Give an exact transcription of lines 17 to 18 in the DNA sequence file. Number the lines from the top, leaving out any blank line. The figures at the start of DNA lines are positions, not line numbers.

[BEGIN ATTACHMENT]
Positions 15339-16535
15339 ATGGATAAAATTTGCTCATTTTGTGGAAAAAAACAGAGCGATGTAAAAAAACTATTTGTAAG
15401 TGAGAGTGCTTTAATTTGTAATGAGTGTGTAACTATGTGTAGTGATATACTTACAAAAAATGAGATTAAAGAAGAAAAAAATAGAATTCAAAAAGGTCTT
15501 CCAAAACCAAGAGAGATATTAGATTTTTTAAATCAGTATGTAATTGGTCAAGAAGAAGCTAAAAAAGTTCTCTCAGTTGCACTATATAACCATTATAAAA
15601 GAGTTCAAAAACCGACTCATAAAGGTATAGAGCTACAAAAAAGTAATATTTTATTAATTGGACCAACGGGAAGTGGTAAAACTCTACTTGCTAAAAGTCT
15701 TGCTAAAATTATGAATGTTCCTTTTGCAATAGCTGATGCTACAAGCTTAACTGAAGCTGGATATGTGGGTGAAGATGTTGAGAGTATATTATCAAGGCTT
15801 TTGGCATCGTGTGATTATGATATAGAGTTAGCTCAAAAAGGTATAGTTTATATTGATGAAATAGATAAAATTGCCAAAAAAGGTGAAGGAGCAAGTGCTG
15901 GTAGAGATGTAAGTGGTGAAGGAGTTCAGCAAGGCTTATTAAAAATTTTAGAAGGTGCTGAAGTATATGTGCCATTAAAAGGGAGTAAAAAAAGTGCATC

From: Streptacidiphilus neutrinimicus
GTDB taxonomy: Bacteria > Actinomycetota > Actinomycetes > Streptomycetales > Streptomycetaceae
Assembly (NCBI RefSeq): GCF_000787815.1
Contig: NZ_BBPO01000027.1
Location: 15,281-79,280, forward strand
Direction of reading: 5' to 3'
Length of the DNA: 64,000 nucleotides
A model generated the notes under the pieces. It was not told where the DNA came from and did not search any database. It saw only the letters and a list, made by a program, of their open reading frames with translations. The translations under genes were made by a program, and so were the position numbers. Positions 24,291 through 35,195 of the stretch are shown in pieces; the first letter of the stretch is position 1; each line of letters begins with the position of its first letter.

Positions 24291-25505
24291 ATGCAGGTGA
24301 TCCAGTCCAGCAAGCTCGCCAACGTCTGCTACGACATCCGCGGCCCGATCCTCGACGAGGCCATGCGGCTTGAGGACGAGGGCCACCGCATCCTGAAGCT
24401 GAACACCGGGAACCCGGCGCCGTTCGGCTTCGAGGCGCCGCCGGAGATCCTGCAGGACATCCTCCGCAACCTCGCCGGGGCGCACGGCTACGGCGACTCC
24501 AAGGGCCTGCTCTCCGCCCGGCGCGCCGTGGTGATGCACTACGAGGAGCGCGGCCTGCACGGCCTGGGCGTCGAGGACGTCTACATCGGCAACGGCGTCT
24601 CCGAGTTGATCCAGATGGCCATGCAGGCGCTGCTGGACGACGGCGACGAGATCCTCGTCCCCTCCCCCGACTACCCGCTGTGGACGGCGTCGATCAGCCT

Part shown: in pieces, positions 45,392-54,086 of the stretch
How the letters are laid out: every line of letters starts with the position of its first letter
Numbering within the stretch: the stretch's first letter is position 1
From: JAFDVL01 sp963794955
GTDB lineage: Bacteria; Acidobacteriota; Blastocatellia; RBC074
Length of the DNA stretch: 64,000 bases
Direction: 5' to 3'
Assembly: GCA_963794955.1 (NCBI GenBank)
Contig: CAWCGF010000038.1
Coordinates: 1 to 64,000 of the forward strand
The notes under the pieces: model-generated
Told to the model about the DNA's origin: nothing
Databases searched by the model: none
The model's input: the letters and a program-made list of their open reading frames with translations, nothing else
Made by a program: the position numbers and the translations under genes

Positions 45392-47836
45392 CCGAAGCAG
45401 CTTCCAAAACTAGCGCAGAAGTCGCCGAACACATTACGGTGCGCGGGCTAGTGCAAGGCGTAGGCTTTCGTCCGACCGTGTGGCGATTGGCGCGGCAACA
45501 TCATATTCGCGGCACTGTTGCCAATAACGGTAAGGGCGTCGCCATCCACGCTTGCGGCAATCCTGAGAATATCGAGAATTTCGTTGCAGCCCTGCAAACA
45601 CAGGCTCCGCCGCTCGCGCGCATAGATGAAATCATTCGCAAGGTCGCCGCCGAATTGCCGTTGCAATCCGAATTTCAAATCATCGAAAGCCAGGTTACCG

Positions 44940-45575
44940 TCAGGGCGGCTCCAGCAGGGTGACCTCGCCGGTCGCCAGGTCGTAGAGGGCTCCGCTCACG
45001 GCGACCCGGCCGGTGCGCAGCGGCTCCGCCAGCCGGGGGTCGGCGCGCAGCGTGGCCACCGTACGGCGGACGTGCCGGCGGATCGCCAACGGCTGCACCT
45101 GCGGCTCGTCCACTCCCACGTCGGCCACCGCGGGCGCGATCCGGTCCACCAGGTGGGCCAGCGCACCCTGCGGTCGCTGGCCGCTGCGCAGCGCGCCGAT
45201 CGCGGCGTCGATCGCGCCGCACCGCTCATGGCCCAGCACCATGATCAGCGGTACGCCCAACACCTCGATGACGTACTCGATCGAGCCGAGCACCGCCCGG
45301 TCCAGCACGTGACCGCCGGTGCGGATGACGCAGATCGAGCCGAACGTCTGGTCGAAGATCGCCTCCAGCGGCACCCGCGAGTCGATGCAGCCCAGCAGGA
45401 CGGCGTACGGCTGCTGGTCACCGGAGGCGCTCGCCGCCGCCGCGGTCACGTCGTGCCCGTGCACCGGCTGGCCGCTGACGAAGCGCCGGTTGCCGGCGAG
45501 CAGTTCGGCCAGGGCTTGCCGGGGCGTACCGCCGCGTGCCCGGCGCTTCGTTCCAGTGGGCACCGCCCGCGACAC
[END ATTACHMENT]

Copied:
Positions 24291-25505
24291 ATGCAGGTGA